CK: At that time there was no Kids’ WB! or Cartoon Network, nothing internal for development. We sold to Fox and into syndication or to other outlets around the world. We didn’t develop unless we had a buyer. We had a bunch of properties brewing at the time, Batman and Tasmania. We also started developing feature films before there was an actual animated feature film division. You have to remember that we were a very, very small operation. We grew from a single production, Tiny Toons, to a mini-division, but we didn’t have any marketing or people to help out with ancillary businesses’no one to support our current series. So, I started to develop relationships with other divisions to help out. And that was also invaluable experience because I got to learn how the corporation works. It was a real education into the many factors that affect whether or not a project is viable and whether or not the company as a whole will get behind it.
RS: I guess you learned a lot more at your next position?
CK: I left in ’93 and briefly went to ABC to be the director of children’s programming and got a crash course in broadcast television. The most important thing I learned from that job is the fact that animation is, in fact, a business. You can have the best show in the world, but if no one’s going to watch it’it doesn’t matter. It’s not just about the art and that’s why they call it show business. This is an incredibly competitive industry and there are lots of factors beyond creativity that go into the success or demise of a show. Then I went on to Amblin Entertainment as a story editor and, ironically, ended up working on the same shows I’d been working on a WB’Animaniacs, Pinky and the Brain and Freakazoid. And this was all pre-DreamWorks, so it was a small place, a remarkable place, especially during those years, and a great place to learn. That’s actually why I left, to learn. Jean had actually encouraged me. She said, “Go away and learn the business. Someday we’ll have our own network and you’ll come back and be the head of programming.” And that’s what happened. Kids’ WB! launched in ’95 and I worked not only to help launch all the kids day-part programming, but with outside suppliers like Sony. Then, there was a separation of church and state and I moved over to the studio side to develop full-time.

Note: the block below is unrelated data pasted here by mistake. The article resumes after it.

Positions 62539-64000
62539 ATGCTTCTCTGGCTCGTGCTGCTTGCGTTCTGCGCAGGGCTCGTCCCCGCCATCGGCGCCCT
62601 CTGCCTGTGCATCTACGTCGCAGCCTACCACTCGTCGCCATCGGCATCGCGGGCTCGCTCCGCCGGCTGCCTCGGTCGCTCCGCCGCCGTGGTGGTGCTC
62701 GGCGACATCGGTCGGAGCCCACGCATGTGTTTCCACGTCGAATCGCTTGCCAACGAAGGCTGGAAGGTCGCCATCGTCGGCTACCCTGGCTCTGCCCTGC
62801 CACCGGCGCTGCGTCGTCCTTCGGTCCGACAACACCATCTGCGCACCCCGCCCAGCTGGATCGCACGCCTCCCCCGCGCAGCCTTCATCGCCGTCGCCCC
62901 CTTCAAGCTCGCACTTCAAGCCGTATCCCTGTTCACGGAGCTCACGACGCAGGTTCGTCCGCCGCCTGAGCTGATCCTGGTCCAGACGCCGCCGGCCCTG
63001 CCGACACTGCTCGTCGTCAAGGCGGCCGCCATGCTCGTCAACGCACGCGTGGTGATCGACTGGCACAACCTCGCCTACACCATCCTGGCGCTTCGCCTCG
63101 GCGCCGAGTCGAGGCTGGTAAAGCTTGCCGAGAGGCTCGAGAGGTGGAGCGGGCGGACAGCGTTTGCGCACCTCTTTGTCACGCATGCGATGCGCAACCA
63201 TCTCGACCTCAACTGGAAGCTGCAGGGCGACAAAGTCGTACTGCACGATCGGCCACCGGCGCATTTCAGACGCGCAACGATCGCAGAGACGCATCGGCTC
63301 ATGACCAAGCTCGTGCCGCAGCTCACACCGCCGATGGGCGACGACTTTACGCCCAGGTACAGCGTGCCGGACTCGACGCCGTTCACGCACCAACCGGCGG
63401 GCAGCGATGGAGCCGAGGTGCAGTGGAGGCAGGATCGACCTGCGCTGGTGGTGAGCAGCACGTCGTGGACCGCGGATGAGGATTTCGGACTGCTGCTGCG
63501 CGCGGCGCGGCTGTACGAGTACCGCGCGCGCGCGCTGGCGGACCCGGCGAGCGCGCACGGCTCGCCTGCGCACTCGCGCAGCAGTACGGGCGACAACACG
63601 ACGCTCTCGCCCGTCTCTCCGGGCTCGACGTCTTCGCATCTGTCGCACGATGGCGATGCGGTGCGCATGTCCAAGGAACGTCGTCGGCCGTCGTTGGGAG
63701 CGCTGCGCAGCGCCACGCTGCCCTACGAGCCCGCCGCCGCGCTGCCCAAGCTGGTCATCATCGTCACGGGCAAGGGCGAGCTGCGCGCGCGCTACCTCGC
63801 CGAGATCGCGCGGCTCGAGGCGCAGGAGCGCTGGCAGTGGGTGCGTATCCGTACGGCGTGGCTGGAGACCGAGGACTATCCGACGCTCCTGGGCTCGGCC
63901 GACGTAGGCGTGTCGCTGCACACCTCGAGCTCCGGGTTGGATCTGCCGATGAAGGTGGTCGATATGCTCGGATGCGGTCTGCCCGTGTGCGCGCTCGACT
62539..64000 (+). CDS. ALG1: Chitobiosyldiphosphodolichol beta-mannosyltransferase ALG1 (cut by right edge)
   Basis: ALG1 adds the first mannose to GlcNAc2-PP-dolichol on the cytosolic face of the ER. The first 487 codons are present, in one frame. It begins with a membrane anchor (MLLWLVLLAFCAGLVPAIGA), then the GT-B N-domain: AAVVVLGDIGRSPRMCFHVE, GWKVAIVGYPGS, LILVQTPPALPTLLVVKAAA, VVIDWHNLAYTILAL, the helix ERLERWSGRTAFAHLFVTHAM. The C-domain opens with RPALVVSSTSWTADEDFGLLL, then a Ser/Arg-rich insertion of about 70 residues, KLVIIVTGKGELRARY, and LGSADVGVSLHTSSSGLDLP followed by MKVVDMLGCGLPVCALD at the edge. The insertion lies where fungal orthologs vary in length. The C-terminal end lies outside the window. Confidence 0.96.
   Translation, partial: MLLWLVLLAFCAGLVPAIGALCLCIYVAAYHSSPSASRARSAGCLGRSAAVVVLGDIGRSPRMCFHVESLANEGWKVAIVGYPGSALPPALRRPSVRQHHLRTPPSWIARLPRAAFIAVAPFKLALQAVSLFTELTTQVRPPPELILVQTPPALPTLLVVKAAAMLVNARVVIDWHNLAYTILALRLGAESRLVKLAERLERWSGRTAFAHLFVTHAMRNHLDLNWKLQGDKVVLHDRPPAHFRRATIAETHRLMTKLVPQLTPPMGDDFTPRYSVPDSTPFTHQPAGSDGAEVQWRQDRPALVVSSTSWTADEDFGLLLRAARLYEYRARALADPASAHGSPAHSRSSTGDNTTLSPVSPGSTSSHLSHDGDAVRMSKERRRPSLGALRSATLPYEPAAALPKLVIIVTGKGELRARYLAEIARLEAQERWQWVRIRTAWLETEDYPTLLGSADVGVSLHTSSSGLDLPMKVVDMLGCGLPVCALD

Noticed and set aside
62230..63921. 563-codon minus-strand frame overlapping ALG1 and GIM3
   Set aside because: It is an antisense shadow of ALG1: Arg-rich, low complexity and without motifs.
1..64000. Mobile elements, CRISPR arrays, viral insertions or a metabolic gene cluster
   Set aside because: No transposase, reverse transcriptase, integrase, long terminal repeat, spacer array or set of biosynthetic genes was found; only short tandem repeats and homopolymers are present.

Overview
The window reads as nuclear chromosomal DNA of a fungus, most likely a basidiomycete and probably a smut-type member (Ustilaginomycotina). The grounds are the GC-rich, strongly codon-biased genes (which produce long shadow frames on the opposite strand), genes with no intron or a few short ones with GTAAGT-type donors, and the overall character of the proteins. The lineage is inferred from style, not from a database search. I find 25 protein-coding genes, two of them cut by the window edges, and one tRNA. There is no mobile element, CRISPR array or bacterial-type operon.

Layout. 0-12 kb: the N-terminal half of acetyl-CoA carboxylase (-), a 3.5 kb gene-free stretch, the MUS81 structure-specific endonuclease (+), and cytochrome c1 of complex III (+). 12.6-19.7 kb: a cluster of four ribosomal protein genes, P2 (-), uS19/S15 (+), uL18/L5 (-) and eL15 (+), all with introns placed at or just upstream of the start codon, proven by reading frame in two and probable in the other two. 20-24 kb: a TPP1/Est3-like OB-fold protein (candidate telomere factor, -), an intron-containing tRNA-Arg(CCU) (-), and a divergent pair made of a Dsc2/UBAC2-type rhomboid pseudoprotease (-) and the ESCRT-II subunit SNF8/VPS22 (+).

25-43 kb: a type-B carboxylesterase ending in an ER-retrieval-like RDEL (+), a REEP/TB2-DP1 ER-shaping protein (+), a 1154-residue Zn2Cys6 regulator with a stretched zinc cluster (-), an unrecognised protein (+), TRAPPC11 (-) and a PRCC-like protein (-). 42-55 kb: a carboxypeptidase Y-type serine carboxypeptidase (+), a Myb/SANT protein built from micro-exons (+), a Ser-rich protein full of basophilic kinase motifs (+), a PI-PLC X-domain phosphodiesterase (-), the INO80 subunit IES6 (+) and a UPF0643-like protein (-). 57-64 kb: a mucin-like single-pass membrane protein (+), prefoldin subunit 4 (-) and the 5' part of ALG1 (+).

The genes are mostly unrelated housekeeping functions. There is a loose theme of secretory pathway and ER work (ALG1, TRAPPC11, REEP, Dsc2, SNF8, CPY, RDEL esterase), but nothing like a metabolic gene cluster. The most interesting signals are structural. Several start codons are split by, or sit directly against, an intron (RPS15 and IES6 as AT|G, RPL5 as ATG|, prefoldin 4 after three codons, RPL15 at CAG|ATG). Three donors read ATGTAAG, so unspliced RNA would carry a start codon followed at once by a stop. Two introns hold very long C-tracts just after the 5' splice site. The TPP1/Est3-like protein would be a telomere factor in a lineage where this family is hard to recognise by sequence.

RS: What have you got going now?
CK: We have about 40 projects in development, nine series in production, four direct-to-video features and our online venture, Cartoon Monsoon, which is one of my babies. The online project has become a real labor of love. It’s great for the web and it’s also a great development tool because it’s so costly to do a pilot. Content for the web, however, is affordable. It’s also great because it’s completely wide open. Anyone can submit ideas for a short. The first season of shorts from Cartoon Monsoon were really a success. I think we put 10 properties up and of those a couple went into development and another has a pending publishing deal.
RS: What else are you focused on?